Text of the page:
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Y122 = [0.4971, 0.5790, 0.3935, 0.5133, 0.5012, 0.4737, 0.3237, 0.5290]S22 , Y222 = [0.5029, 0.4210, 0.6065, 0.4867, 0.4988, 0.5263, 0.6763, 0.4710]S22 , then the steady-state distribution S2 of PBN 1 × 2 can be gotten via the above equation. S2 = [0.0085, 0.0083, 0.0076, 0.0090, 0.0066, 0.0083, 0.0062, 0.0065, 0.0086, 0.0097, 0.0078, 0.0064, 0.0070, 0.0088, 0.0106, 0.0077, 0.0082, 0.0096, 0.0077, 0.0098, 0.0082, 0.0085, 0.0073, 0.0073, 0.0087, 0.0100, 0.0077, 0.0066, 0.0071, 0.0089, 0.0104, 0.0079, 0.0084, 0.0082, 0.0075, 0.0089, 0.0065, 0.0082, 0.0061, 0.0064, 0.0086, 0.0096, 0.0079, 0.0064, 0.0070, 0.0088, 0.0107, 0.0077, 0.0084, 0.0075, 0.0073, 0.0084, 0.0057, 0.0079, 0.0055, 0.0060, 0.0086, 0.0098, 0.0078, 0.0064, 0.0070, 0.0088, 0.0106, 0.0077, 0.0084, 0.0072, 0.0073, 0.0082, 0.0054, 0.0078, 0.0052, 0.0058, 0.0081, 0.0090, 0.0076, 0.0059, 0.0065, 0.0084, 0.0106, 0.0072, 0.0086, 0.0072, 0.0074, 0.0082, 0.0053, 0.0079, 0.0053, 0.0058, 0.0095, 0.0111, 0.0080, 0.0074, 0.0079, 0.0095, 0.0103, 0.0088, 0.0084, 0.0078, 0.0074, 0.0086, 0.0061, 0.0080, 0.0058, 0.0062, 0.0081, 0.0090, 0.0076, 0.0059, 0.0065, 0.0084, 0.0106, 0.0072, 0.0083, 0.0076, 0.0073, 0.0084, 0.0059, 0.0079, 0.0056, 0.0060, 0.0081, 0.0089, 0.0076, 0.0058, 0.0064, 0.0084, 0.0107, 0.0071]T . For system 3 , its nodes set is χ 3 , input is x6 , and the probabilistic transition matrix is L 3 = [L13 , L23 ]. Through the above analysis, we have L13 X13 + L23 X23 = X13 + X23 ,

(22)

and the sum of elements in Xi3 is the sum of elements in S2 that corresponds to x6 = δ2i . The least square solutions of X13 , X23 can be received. X13 = [0.0297, 0.0290, 0.0282, 0.0312, 0.0362, 0.0223, 0.0323, 0.0320, 0.0371, 0.0341, 0.0347, 0.0341, 0.0338, 0.0376, 0.0345, 0.0289]T , X23 = [0.0278, 0.0272, 0.0258, 0.0285, 0.0330, 0.0210, 0.0296, 0.0290, 0.0343, 0.0320, 0.0331, 0.0319, 0.0334, 0.0365, 0.0336, 0.0279]T .

According to Eq. (15), next we will solve the following equation: L13Y113 + L23Y123 = X13 , L13Y213 + L23Y223 = X23 ,

(23)

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Its least square solution is shown as follows: Y113 = [0.0129, 0.0148, 0.0147, 0.0170, 0.0159, 0.0092, 0.0134, 0.0149, 0.0156, 0.0174, 0.0164, 0.0164, 0.0195, 0.0166, 0.0169, 0.0174]T , Y123 = [0.0102, 0.0169, 0.0122, 0.0181, 0.0125, 0.0143, 0.0162, 0.0127, 0.0222, 0.0159, 0.0174, 0.0163, 0.0122, 0.0169, 0.0176, 0.0167]T , Y213 = [0.0199, 0.0162, 0.0156, 0.0157, 0.0160, 0.0174, 0.0165, 0.0154, 0.0185, 0.0182, 0.0154, 0.0186, 0.0139, 0.0190, 0.0176, 0.0128]T , Y223 = [0.0153, 0.0096, 0.0173, 0.0107, 0.0197, 0.0118, 0.0120, 0.0133, 0.0155, 0.0151, 0.0139, 0.0170, 0.0183, 0.0158, 0.0174, 0.0137]T . Because the following process is tedious, there is no need to enumerate all the discussions here. We only write the finial result which is achieved by the method presented in this paper, i.e., the steady-state distribution S3 of PBN 1 × 2 × 3 . 3 3 3 3 3 3 3 3 3 3 3 3 3 3 3 S3 = [γ11 , γ21 , φ11 , φ21 , γ31 , γ41 , φ31 , φ41 , γ51 , γ61 , φ51 , φ61 , γ71 , γ81 , φ71 , 3 3 3 3 3 3 3 3 3 3 3 3 3 3 3 φ81 , γ12 , γ22 , φ12 , φ22 , γ32 , γ42 , φ32 , φ42 , γ52 , γ62 , φ52 , φ62 , γ72 , γ82 , 3 3 3 3 3 3 3 3 3 3 3 3 3 3 3 φ72 , φ82 , γ13 , γ23 , φ13 , φ23 , γ33 , γ43 , φ33 , φ43 , γ53 , γ63 , φ53 , φ63 , γ73 , 3 3 3 3 3 3 3 3 3 3 3 3 3 3 3 γ83 , φ73 , φ83 , γ14 , γ24 , φ14 , φ24 , γ34 , γ44 , φ34 , φ44 , γ54 , γ64 , φ54 , φ64 , 3 3 3 3 3 3 3 3 3 3 3 3 3 3 3 γ74 , γ84 , φ74 , φ84 , γ15 , γ25 , φ15 , φ25 , γ35 , γ45 , φ35 , φ45 , γ55 , γ65 , φ55 , 3 3 3 3 3 3 3 3 3 3 3 3 3 3 3 φ65 , γ75 , γ85 , φ75 , φ85 , γ16 , γ26 , φ16 , φ26 , γ36 , γ46 , φ36 , φ46 , γ56 , γ66 , 3 3 3 3 3 3 3 3 3 3 3 3 3 3 3 φ56 , φ66 , γ76 , γ86 , φ76 , φ86 , γ17 , γ27 , φ17 , φ27 , γ37 , γ47 , φ37 , φ47 , γ57 , 3 3 3 3 3 3 3 3 3 3 3 3 3 3 3 γ67 , φ57 , φ67 , γ77 , γ87 , φ77 , φ87 , γ18 , γ28 , φ18 , φ28 , γ38 , γ48 , φ38 , φ48 , 3 3 3 3 3 3 3 3 T γ58 , γ68 , φ58 , φ68 , γ78 , γ88 , φ78 , φ88 ] .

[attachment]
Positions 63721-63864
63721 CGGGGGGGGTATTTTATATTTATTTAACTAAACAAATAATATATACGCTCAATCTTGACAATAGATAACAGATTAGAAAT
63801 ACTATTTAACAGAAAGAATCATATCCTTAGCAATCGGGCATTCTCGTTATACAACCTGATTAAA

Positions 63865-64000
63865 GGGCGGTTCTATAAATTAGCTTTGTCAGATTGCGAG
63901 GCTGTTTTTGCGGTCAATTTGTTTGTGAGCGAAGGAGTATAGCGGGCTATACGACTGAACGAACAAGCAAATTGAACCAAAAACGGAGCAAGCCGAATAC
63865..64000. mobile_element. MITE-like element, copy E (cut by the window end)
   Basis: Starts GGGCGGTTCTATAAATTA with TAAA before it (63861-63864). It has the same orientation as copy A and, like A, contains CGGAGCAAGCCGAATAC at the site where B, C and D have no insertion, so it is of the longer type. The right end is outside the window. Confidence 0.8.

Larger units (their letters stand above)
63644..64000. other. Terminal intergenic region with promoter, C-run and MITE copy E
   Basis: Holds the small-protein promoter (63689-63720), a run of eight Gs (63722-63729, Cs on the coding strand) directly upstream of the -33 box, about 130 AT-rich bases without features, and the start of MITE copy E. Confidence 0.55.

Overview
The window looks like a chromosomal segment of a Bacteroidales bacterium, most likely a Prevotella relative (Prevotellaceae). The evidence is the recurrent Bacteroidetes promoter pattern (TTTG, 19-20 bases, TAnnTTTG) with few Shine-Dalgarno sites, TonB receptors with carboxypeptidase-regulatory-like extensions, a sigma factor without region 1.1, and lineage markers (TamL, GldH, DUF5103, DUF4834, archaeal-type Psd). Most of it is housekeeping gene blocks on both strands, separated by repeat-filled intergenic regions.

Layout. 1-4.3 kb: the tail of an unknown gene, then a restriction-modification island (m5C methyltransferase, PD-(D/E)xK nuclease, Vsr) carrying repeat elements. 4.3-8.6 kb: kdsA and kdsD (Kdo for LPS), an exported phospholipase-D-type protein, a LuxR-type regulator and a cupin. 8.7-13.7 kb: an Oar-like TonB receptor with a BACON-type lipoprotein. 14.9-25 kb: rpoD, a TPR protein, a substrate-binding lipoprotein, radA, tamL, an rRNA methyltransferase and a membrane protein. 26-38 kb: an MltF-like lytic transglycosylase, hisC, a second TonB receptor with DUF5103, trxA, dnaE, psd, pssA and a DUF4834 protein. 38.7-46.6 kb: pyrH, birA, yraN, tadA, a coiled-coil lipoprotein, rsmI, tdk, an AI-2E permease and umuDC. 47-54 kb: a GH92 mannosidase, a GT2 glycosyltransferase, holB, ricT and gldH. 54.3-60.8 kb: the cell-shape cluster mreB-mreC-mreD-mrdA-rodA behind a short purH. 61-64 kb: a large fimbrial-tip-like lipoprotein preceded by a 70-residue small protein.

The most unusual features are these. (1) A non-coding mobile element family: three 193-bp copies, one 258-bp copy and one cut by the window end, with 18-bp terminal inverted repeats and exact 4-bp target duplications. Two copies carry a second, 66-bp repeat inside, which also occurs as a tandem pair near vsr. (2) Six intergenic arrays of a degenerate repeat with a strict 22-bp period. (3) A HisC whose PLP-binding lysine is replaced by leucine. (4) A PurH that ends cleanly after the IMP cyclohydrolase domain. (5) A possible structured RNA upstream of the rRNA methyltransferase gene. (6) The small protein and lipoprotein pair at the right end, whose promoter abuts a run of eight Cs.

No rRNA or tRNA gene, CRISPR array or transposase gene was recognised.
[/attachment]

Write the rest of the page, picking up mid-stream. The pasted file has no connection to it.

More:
In order to save paper, all the elements of S3 that can be found in [31] are omitted. 5. Conclusion In this paper, we have considered the steady-state distributions of PBNs with special structure. To solve this problem, the network has been partitioned into several blocks by cascading aggregation. Then finding steady-state distributions of the whole networks has been converted to computing several corresponding equations. Two necessary and sufficient conditions for the existence of the steady-state distributions for PBNs have been obtained. An algorithm has been presented to calculate the steady-sate distributions for the whole networks. In fact, our method can deal with large-scale PBNs theoretically, but due to the complexity of computation, we give an example with 11 nodes. Acknowledgment This work was supported by National Natural Science Foundation under Grants 61773371 and 61877036, and China Postdoctoral Science Foundation under Grant 2016M-602143.